News

                                        

Short Term Rentals Temporarily Halted

Suspension lifted June 29, 2020

While Marin residents continue to abide by the Stay At Home order and help flatten the curve, a stream of vacationers and visitors continue to occupy short-term rentals throughout the county. This increases the chance for community transmission of COVID-19 and is considered non-essential travel. We all have a responsibility to do our part to flatten the curve,” said Dr. Lisa Santora, Deputy Public Health Officer for Marin County. “Traveling to or within Marin for vacation is non-essential and puts our vulnerable populations are risk.”

As a result, after substantial guidance from the Marin Public Health, the Centers for Disease Control and Prevention and the California Department of Public Health, a new Health Order restricting the use of short-term lodging facilities will be in effect until further notice.

The Order is based on evidence of increasing occurrence of COVID-19 within the County of Marin and throughout the Bay Area and scientific evidence and best practices regarding the most effective approaches to slow the transmission of communicable diseases generally and COVID-19 specifically.

Traditional operation of short-term lodging facilities, which rely on a rotating clientele often from outside the County, impair efforts to mitigate the spread of COVID-19. Short-Term Lodging Facilities are defined as vacation rentals, short-term rentals, timeshares, hotels, motels, bed and breakfasts, and other lodging facilities rented for 30 days or less.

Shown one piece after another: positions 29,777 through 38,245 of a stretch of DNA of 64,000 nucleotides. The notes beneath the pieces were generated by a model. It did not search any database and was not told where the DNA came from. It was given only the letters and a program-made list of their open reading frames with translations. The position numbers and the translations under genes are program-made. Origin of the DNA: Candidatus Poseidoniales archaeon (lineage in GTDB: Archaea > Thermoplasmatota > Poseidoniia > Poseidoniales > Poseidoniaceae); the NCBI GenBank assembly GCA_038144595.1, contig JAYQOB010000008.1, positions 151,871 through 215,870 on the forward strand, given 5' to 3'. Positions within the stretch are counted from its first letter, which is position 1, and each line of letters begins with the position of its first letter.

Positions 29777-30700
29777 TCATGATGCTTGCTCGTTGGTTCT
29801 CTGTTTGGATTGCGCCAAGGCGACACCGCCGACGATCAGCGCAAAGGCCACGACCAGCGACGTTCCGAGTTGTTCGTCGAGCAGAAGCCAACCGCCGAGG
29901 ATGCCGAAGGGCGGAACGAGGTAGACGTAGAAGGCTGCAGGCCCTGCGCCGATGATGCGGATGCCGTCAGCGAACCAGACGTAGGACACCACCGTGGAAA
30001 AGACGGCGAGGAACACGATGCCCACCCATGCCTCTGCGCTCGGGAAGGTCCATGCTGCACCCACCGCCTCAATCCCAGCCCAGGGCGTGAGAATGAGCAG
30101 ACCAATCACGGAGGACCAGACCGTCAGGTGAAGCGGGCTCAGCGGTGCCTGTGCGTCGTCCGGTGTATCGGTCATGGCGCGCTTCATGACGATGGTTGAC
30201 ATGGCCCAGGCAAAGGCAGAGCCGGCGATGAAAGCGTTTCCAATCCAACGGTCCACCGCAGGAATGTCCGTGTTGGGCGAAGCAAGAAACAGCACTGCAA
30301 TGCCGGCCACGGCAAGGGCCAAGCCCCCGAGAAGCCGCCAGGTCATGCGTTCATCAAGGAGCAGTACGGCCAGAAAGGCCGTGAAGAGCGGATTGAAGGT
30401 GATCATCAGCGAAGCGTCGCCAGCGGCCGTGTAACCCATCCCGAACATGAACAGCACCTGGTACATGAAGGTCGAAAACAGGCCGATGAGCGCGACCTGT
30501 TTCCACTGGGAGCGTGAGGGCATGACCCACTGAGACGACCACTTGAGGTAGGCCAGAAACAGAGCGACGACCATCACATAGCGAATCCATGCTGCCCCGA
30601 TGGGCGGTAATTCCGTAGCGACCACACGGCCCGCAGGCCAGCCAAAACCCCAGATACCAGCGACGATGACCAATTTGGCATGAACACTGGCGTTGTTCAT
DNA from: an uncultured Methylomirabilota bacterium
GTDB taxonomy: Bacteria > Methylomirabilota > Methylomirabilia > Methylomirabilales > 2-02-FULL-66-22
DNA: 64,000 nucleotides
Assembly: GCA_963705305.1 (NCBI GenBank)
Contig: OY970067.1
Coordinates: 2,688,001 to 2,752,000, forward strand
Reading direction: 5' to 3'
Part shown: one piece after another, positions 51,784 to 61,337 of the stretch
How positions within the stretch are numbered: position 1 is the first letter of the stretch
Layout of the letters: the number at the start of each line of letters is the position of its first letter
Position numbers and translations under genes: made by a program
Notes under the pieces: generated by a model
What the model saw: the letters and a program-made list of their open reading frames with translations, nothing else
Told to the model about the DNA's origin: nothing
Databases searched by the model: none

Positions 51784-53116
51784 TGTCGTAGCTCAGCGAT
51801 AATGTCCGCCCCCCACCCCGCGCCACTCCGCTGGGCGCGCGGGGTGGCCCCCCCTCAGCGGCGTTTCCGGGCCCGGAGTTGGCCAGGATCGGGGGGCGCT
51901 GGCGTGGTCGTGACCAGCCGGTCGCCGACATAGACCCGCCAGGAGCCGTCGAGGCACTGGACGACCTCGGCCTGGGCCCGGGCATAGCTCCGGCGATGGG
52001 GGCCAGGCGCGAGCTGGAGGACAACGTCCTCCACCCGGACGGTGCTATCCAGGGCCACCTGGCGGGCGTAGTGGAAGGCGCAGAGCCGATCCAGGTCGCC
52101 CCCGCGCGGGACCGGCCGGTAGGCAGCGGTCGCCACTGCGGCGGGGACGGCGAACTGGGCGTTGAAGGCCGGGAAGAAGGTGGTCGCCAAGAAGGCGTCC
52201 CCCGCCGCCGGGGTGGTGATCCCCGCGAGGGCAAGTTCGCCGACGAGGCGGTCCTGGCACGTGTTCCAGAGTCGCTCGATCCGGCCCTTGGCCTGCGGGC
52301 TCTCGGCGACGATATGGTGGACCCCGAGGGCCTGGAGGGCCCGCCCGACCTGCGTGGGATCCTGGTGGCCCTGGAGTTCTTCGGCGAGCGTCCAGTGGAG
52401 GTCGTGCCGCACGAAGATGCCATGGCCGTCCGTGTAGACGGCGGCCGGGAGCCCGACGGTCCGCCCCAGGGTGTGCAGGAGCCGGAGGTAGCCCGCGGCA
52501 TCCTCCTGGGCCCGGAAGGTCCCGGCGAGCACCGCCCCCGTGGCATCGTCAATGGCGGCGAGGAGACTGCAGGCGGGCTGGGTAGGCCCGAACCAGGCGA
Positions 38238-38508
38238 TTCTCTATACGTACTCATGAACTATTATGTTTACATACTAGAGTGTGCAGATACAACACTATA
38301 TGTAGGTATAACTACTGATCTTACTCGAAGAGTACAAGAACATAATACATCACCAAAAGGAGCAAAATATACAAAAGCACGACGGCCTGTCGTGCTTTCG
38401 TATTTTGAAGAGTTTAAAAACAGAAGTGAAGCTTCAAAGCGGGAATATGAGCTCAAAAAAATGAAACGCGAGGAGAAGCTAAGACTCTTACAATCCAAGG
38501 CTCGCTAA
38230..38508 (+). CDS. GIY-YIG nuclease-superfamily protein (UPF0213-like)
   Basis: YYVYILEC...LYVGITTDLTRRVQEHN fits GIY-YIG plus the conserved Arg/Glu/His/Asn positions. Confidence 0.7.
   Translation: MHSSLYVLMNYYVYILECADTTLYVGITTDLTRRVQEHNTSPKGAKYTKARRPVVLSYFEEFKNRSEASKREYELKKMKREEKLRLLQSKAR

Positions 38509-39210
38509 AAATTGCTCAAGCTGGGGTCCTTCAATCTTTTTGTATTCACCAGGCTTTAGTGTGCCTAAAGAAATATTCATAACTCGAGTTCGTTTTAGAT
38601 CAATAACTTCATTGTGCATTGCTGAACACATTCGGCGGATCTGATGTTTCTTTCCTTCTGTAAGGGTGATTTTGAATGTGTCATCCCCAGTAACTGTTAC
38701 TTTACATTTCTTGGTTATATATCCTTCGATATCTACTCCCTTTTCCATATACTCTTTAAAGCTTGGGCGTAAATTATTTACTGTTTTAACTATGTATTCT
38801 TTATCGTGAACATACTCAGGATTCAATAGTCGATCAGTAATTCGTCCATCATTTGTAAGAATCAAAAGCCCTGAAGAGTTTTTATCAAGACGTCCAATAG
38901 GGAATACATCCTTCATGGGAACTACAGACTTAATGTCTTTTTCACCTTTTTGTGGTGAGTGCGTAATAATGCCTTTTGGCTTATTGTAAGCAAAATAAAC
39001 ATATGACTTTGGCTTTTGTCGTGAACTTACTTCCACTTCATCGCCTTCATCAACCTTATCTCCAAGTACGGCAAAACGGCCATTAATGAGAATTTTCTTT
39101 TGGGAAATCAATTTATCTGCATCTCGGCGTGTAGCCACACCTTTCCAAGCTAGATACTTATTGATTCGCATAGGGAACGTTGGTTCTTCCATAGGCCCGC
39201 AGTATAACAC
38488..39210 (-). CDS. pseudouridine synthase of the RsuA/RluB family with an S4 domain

Short-Term Lodging Facilities within the County of Marin (“County”) are directed to cease all operations and services except as necessary to provide:

  • Lodging for the County’s homeless population;
  • Lodging for County residents who have been displaced and cannot return to their residence because there is a person residing at their residence that must isolate or quarantine or is at high risk of severe illness from COVID-19;
  • Lodging for County residents who need to isolate or quarantine;
  • Lodging to support Healthcare Operations, Essential Infrastructure, Essential Businesses, and Essential Governmental Functions as defined in the March 31 Order (e.g., lodging for traveling nurses or government contractors);
  • Lodging for County residents facing immediate displacement from their primary residence due to safety, sanitation, or habitability issues (i.e., inhabitable living conditions, violence, or threats of violence);
  • Minimum Basic Operations as defined in the March 31 Order.